Surfers looking for the next wave.

Then Eddie cut inland through St. Joseph, toward Harrison’s Cave, where we were headed to tour millions of years of geologic history in its famed stalactite, stalagmite and waterfall-filled halls.

“Are you hungry?” Eddie asked. I know to always say “yes” when a local asks if I’m hungry. “I know a place,” said Eddie, “a rum shop with food.” He sidled my tiny rental into a small opening on the shoulder of the road; opposite was a wall of green cane.

Velma’s Place was rocking and the bar full. I followed Eddie’s lead to a small opening at the rear where the bartender met us to take our order, then passed it through a window to the ladies working in the steamy kitchen behind. We took our cold cans of spicy ginger ale out to the covered deck where the tables were filled with a mix of locals and tourists. A pair of gentlemen whom Eddie knew invited us to join them and soon we were digging in to heaving plates of Bajan specialties: battered marlin, spicy stewed cod, macaroni pie and a tasty plantain mash called cou-cou. The guys egged me on to try the spicy pepper sauce; I liked it enough to bring a bottle home.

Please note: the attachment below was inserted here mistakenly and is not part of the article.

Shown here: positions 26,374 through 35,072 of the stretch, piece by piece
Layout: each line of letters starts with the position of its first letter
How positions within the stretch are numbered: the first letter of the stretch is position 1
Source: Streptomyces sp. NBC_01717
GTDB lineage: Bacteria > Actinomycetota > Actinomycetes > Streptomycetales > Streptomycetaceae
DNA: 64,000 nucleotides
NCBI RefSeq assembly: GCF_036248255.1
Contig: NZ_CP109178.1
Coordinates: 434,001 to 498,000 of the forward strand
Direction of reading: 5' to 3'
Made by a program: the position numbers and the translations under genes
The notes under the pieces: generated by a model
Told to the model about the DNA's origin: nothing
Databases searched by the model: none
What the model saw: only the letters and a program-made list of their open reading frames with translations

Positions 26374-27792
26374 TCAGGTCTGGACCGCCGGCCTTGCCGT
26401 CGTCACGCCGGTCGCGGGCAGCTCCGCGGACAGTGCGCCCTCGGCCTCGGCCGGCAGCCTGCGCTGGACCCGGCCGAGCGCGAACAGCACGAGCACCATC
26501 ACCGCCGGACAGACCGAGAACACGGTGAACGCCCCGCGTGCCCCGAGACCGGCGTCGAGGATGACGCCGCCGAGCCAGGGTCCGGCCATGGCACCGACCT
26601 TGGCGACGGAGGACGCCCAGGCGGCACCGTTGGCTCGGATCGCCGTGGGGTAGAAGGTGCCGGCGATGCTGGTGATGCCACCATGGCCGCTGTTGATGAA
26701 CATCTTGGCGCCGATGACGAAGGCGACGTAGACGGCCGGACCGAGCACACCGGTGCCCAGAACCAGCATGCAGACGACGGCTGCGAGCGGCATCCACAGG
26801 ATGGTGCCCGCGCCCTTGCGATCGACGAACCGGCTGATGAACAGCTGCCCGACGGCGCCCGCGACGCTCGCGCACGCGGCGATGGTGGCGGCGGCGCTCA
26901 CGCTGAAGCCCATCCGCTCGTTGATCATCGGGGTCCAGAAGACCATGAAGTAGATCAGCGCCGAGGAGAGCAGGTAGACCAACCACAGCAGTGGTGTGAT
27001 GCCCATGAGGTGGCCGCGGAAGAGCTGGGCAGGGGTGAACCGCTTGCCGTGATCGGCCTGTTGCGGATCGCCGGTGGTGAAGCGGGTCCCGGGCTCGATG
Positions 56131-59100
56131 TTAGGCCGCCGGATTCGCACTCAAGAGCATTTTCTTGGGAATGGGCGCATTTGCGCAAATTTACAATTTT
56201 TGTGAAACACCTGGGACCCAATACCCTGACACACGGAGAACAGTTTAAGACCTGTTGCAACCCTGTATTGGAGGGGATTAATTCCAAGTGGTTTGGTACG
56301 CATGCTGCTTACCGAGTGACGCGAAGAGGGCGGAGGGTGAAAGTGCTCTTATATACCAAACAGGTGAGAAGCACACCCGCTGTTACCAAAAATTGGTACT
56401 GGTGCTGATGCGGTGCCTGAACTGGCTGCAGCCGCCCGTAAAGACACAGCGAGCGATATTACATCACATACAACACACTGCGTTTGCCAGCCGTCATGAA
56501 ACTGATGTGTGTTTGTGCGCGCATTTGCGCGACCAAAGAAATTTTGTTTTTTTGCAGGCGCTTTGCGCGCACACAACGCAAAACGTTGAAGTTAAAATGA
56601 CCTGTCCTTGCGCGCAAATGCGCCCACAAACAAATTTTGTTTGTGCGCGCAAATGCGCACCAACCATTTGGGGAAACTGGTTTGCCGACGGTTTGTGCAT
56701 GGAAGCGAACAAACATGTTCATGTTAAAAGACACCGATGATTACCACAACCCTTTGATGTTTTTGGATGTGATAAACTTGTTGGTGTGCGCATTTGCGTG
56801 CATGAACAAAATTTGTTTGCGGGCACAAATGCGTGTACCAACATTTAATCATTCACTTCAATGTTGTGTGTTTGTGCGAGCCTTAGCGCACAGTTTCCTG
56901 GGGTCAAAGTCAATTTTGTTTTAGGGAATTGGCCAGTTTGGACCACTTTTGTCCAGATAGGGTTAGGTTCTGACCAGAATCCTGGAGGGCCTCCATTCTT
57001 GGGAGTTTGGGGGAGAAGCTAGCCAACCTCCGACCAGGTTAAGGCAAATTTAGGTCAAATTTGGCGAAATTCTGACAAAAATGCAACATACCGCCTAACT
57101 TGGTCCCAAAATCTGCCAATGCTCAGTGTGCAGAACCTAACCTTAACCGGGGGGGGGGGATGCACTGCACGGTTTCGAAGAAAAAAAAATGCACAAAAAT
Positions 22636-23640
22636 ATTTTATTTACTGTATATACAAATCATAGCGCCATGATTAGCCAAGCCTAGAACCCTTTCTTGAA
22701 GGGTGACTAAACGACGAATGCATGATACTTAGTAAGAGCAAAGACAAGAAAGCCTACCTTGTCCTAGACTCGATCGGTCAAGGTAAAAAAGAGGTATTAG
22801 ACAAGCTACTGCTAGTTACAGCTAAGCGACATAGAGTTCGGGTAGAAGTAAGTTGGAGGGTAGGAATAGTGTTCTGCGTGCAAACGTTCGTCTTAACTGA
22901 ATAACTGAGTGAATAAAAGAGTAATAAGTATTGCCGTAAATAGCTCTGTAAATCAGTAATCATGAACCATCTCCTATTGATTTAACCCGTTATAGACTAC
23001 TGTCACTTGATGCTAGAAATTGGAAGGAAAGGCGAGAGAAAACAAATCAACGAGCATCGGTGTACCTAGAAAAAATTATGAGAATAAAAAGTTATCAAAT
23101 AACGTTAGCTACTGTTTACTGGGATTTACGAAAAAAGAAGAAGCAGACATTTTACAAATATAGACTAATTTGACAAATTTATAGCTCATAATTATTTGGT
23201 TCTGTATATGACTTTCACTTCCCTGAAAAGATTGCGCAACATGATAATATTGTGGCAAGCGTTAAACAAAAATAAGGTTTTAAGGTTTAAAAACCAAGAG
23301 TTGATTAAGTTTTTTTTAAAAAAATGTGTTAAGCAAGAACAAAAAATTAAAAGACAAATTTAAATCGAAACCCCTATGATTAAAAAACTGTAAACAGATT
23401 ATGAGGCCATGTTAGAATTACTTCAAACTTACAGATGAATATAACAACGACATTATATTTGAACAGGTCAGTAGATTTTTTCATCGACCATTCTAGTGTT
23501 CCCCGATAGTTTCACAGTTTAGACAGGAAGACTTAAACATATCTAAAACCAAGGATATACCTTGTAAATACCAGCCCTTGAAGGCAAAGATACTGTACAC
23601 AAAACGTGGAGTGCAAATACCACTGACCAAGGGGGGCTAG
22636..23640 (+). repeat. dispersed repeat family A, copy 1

A surprising cool breeze flushed through the patio as our conversation kept a steady pace. No one was in a hurry to leave.  

Plan Your Trip

The interior of a Port Ferdinand villa.